It has been three years now since I moved hours from my family to Nashville, Tennessee, to pursue a Masters of Divinity degree at the age of 23. Moving here was never in my five-year or ten-year plans. If you would have asked me a few years ago where I saw myself, I would not say Nashville. I was planning to get my Masters in Public Health, and I had already acquired a job with an amazing non-profit after graduation; I was well on my way to an amazing career in healthcare. That is, I was until my ambitions were pleasantly introduced to God and God’s plans. Once introduced, my life’s plans were transformed into something that I could have never imagined.

I don’t think that there has ever been a time in my life where faith was a major factor. Faith, by definition, is complete trust or confidence in someone or something. I have never really had much confidence in anyone or anything other than myself. But I knew that I was out of my league when it came to this new life direction. So I guess you can say that I developed a slight lack of faith in what I personally was able to do. And if you couple the ignorance that I had with a total faith and reliance on God, I guess you can also say that there developed the perfect match. Someone saying that I had a lot of faith was right. All I did was put my faith in God. I felt that God was leading me to seminary and, if God was leading me, God would make provisions for me as well. Having that trust in God and God’s ability made it so much easier to follow. My desire in life transformed from pleasing myself to pleasing and doing the will that God ordained for me.

Don’t get me wrong: this faith walk has not been the easiest. Trusting in a God that you cannot physically see or touch is tough. But a God that you can feel every step of the way is comforting. Any moment that I feel stressed, financially unstable, doubting my calling, or saddened because I am away from my family, God has made me, instead, feel engulfed in complete love and care. Somtimes it is by a message from someone I have come to know here, or reading the scriptures and being comforted. I have been taught a new type of faith: one that does not depend on what I am able to do, but one that is lived out by having faith in God and trusting that I will consistently feel God’s presence. There is not a step that I have taken in which I did not feel like God was there. In the midst of total mayhem, as well as the silence of the most peaceful moments, God has been with me.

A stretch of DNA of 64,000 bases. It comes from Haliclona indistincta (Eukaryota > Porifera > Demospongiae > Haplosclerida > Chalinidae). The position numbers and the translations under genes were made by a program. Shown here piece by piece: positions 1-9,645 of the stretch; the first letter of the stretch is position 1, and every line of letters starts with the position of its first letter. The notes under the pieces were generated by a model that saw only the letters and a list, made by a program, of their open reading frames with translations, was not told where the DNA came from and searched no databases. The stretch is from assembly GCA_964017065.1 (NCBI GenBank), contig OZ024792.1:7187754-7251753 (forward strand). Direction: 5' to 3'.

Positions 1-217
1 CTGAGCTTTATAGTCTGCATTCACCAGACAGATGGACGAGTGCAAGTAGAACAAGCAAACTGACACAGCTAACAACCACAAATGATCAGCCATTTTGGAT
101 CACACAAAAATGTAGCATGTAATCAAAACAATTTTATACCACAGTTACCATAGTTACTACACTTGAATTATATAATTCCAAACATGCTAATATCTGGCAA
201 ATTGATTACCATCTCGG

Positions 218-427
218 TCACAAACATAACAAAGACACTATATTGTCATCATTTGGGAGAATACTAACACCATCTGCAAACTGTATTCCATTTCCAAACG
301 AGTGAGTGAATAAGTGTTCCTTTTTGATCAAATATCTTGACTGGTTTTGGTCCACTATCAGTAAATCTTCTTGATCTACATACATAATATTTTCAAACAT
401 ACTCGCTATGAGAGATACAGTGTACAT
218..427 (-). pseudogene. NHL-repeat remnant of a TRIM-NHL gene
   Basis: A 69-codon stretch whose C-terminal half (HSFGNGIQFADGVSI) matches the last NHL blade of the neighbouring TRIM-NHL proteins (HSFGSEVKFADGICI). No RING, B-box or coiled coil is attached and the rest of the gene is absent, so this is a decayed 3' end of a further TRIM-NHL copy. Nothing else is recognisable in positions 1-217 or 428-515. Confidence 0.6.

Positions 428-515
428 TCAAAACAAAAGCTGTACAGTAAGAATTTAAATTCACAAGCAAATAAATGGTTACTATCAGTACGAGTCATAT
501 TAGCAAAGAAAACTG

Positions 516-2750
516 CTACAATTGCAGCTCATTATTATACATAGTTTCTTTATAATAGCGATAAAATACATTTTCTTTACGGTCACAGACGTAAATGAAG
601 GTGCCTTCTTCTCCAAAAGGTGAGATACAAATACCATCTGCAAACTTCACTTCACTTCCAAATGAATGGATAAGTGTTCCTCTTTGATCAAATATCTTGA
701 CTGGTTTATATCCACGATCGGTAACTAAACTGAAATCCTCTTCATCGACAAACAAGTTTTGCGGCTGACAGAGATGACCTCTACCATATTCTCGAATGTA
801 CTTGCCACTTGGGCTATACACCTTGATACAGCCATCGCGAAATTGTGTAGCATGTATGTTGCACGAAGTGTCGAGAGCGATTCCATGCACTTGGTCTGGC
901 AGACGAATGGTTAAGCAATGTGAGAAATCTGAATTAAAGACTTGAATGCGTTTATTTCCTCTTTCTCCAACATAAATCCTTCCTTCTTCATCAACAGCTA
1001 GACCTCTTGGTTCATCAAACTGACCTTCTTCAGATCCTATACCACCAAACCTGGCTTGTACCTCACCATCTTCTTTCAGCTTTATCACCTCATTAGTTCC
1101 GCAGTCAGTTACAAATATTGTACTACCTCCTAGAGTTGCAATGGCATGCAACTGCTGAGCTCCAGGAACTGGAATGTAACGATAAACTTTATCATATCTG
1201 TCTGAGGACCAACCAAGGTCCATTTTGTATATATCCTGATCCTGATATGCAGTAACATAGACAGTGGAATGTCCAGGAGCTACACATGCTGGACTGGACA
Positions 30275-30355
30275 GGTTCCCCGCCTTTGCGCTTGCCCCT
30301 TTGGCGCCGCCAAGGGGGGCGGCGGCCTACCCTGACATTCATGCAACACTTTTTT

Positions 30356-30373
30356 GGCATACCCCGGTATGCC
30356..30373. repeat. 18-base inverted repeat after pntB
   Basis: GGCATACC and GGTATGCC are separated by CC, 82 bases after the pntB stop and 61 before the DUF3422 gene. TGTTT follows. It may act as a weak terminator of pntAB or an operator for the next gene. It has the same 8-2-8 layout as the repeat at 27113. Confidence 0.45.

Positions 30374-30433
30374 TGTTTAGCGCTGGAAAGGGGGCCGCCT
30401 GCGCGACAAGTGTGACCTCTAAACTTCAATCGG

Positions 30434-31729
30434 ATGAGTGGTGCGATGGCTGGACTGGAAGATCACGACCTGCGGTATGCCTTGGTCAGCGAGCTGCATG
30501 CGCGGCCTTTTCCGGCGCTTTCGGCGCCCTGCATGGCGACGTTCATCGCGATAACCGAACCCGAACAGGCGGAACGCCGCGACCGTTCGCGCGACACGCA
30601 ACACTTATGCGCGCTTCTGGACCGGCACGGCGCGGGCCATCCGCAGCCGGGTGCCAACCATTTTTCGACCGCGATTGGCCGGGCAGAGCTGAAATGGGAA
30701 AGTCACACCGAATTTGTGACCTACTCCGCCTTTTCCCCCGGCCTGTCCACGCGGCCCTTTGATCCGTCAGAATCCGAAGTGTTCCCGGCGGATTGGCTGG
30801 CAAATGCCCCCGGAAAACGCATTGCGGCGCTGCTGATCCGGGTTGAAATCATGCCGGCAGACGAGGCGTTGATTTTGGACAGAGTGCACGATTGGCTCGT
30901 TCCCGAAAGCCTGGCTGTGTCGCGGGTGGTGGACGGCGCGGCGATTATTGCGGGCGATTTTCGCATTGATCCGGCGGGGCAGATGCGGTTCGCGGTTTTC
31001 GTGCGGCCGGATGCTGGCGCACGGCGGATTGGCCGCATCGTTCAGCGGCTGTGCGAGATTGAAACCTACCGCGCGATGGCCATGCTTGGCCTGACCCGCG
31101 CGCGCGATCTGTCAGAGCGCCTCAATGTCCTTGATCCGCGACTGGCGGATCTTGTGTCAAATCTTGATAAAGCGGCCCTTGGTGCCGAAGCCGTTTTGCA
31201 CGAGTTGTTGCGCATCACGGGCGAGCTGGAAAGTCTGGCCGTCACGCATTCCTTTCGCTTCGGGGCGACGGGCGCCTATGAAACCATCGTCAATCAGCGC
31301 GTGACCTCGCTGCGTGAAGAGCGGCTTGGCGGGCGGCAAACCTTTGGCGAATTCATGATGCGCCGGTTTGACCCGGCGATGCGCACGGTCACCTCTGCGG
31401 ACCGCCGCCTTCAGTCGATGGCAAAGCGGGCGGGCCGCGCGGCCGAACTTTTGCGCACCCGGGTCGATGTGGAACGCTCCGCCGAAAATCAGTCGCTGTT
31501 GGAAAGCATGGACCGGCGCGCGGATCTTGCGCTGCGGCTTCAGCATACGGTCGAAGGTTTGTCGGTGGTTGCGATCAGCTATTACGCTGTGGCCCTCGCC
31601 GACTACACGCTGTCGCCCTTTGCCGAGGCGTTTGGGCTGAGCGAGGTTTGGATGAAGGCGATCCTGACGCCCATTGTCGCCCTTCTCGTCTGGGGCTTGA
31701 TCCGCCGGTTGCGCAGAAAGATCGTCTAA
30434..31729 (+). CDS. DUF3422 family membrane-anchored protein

Jessica Jenkins is a member of the young adult women’s ministries advisory team of American Baptist Women’s Ministries.

Becoming Beloved Community–Attending to Diversity from the Inside Out

By Virginia Holmstrom

I met Edna 32 years ago at a national ABW committee meeting and conference. She was the one who invited me to see her African-American sisters as my sisters, too. Edna wisely and quite accurately assessed my limited exposure to African-American persons when she prescribed a step-by-step journey for me to personally know and nurture friendship with black women.

Ten years later, I transferred my church membership to a Black congregation of American Baptists, largely comprised of Caribbean-born individuals and extended families once rooted in Georgia and Virginia and the Carolinas. I reveled in the spirited music that invited me to clap along on the up-beats. I learned to sing at half tempo the gospel hymns of the black church. One Sunday I brought my violin to church and began to play with the instrumental group, knowing all the while that I had no clue how to improvise for the rhythms I heard and felt.

Church services, worship styles, church-led activities, church dinners, and even women’s ministries take on the distinct traditions within a congregation; these contribute to the blessings of being an American Baptist. However, from the vantage point of our familiar church pew, we may rarely see or experience the beautiful cultures and traditions happening in American Baptist churches across the U.S. and Puerto Rico.

When your church’s AB Women’s Ministries group or circle meets, you might be surprised to learn that ABWM groups in other cities or states aren’t just like yours. The ABWM group in the next city may be praying in their first language brought with them as immigrants or refugees to this country. There’s an ABWM over in the next state that may accommodate as many toddlers as women because their congregation has plenty of young adults but is sparse on the grandparent ages. The Euro-American church across town may have monthly ABWM meetings in the church parlor, and the African-American church women in the next region are organizing their next supper fundraiser to support the church’s wider ministry.

Our American Baptist denomination is among the most diverse Protestant denominations in the U.S. in terms of race, ethnicity, culture, class, and theology. That’s a gift from God, and the stewardship of that good gift is entrusted to each of us and all of us. American Baptist Women’s Ministries, just like our wider denominational family, is greater when we can learn to appreciate and respect every individual for her spiritual gifts, her perspectives, and her service to God. Offering one another the space and encouragement to serve God according to her spiritual gifts and in her own way is a beautiful thing.

Diversity indeed resides in your church’s women’s ministry group, whether or not it’s visible at first glance. In order to lead amidst our diversity, we can learn how to navigate through our differences. Developing cultural competency is a skill that can be taught and learned and practiced. Every group can learn how to make good decisions together amid differences, similarities, and related tensions. It begins from the inside out.

Becoming Beloved Community is God’s intentional desire. God created the differences within us as a faith community. American Baptist Women’s Ministries invites you to lead and share and learn how to be Beloved Community. Practical information, how-to’s, and resources for learning will be ready for you to access in July 2017 at

Virginia Holmstrom is executive director of American Baptist Women’s Ministries.